In general, the processing of personal data, in order to comply with the law, must comply with a number of principles, namely :
The law defines personal data as "all information relating to an identified or identifiable person".
Personal data may contain direct identifiers (name, date of birth, address, etc.) or indirect identifiers (which may reveal a person's identity when aggregated).
Sensitive data is personal data relating to :
A personality profile is a collection of data that makes it possible to assess the essential characteristics of a natural person's personality (art. 3, lit. d, LPD).
The collection of personal and sensitive data is only possible with the prior and informed consent of the person concerned or when such collection is explicitly provided for in a law.
These data may only be processed for the purpose indicated at the time of collection.
It should be noted that anonymous data are not considered as personal data since they do not correspond to an identified or identifiable person. However, be careful that anonymization is complete and irreversible in order to take advantage of this processing option.
Pseudonymized (coded) data is not anonymous and must therefore be treated as personal data and be accompanied by security measures.
The General Data Protection Regulations (GDPR) regulate data protection and privacy for any individual residing within the EU, as well as the communication of personal data outside the EU. In the field of research, this Regulation applies to all institutions and companies operating internationally that collect and process personal data from EU residents or send data from Swiss nationals abroad (EU).
Like the Swiss and cantonal laws on personal data, the GDPR does not apply to the processing of personal data of deceased persons or legal entities.
Article 9 of the GDPR lists a set of so-called "special categories" of data whose processing is prohibited in principle :
Nevertheless, the article then lists a series of 10 exceptions under which these types of data may be processed, one of which concerns scientific research :
The GDPR also provides that personal data may only be collected for "specified, explicit and legitimate purposes" which should in principle be defined prior to processing and brought to the attention of the data subjects (Articles 13 and 14). However, recital 33 acknowledges that it is not always possible to determine in advance the exact purpose of a processing operation carried out for scientific research purposes. In terms of research, there is therefore some scope for formulating the purposes of processing data collected in a less precise way than required by the GDPR. It may be accepted, for example, that this purpose may be broadened or clarified over the course of the research project and according to its needs.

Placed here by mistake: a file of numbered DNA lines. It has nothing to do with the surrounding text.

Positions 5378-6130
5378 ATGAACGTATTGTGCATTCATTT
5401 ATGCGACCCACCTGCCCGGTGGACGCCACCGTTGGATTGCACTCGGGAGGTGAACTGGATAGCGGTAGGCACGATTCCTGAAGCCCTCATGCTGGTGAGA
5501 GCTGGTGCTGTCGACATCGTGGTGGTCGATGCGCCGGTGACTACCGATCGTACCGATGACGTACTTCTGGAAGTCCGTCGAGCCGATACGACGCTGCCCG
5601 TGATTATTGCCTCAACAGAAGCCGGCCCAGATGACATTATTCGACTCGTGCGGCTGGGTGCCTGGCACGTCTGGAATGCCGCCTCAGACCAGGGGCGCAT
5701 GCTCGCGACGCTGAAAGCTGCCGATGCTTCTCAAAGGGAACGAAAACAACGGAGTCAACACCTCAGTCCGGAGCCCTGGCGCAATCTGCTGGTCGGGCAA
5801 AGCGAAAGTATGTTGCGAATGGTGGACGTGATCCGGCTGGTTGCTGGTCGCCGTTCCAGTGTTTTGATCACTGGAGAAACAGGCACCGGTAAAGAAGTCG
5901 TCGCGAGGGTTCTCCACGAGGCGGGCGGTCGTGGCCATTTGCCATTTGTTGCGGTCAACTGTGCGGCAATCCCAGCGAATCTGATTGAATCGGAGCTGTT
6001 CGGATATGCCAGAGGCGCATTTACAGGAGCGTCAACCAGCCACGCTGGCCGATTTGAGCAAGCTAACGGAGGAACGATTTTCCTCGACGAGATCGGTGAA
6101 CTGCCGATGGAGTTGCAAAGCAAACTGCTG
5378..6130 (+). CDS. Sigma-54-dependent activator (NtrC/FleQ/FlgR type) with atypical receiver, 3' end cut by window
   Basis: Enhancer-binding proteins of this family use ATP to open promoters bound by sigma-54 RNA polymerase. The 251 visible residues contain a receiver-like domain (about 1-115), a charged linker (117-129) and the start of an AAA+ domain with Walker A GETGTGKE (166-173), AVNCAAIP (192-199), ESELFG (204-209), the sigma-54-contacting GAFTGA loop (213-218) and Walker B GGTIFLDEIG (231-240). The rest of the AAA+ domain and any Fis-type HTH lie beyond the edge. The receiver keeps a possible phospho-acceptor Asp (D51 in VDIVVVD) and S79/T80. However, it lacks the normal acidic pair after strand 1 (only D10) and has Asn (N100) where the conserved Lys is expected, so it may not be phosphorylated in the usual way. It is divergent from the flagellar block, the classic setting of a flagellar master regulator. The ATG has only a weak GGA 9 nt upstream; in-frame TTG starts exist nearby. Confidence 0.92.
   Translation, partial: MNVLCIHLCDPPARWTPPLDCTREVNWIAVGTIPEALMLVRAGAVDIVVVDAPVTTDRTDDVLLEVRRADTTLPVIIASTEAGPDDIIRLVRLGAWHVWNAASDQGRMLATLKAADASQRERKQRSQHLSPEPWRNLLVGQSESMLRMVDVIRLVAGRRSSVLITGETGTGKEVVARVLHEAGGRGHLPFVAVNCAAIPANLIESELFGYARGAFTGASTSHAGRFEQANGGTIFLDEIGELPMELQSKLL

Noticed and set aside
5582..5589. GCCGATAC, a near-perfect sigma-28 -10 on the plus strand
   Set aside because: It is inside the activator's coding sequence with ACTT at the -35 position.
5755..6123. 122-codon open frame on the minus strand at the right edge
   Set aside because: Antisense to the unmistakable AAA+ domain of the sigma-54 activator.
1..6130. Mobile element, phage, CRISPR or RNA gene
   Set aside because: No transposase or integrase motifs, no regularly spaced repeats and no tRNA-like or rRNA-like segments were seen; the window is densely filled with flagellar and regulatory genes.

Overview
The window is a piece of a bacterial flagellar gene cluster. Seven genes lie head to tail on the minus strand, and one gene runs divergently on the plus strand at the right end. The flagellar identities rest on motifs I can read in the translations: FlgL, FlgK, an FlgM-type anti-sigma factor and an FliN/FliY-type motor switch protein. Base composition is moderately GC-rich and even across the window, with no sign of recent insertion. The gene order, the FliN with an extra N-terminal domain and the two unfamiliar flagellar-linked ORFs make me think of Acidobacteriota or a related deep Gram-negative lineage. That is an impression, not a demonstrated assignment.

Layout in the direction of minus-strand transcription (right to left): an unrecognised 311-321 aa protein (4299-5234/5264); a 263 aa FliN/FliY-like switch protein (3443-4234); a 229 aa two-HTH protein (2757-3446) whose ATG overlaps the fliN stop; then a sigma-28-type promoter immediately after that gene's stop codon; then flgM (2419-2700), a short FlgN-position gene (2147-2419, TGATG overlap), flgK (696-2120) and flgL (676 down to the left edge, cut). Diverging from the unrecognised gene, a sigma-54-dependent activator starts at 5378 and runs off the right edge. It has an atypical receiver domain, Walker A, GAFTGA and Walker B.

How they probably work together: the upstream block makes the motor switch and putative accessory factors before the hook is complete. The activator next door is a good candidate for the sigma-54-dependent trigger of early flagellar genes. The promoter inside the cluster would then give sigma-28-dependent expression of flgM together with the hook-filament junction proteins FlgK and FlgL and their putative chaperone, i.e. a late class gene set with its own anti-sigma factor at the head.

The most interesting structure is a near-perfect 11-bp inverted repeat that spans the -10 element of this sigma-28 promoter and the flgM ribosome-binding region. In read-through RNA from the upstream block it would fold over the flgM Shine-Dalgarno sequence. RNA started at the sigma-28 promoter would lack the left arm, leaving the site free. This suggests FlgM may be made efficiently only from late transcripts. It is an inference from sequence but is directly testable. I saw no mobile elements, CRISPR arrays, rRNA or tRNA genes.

The European legal framework for the management of personal data must be taken into account when conducting research in collaboration with European researchers or on the personal data of EU residents.
It should also be noted that the GDPR (Art. 35) provides that before any processing activity "likely to generate a high risk for the rights and freedoms of individuals", the controller must carry out a data protection impact assessment (DPIA). For more information, please refer to the CNIL website.
The current European standard embodied by the GDPR is more "protective" and demanding than that expressed in the Personal Data Protection Act of the canton of Vaud (LPrD). Article 12 of the LPrD provides that: "Where the processing of personal data requires the consent of the data subject, the latter shall not validly consent unless he freely expresses his will and after having been duly informed. In the case of sensitive data and personality profiles, his or her consent must also be explicit".
Article 4 of the DGPS defines the data subject's consent as "any free, specific, informed and unequivocal expression of will by which the data subject accepts, by a clear declaration or positive act, that personal data relating to him/her may be processed".
Consent will only constitute an appropriate legal basis if the person concerned has a real control and choice as to whether or not to accept the proposed conditions or to refuse them without prejudice. Valid consent can only be obtained before the controller starts processing the data.
Valid consent under European law therefore implies an expression of will :
In addition, the controller must keep proof of consent in the event of an inspection.
It should be noted that the processing of sensitive data must also be subject to the collection of explicit consent. Oral consent is therefore not sufficient to process sensitive personal data.
To help you understand the crucial issues of consent, FORS, the Swiss Competence Centre for Social Sciences, has developed a guide entitled : The informed consent as legal and ethical basis of research data production - january 2019.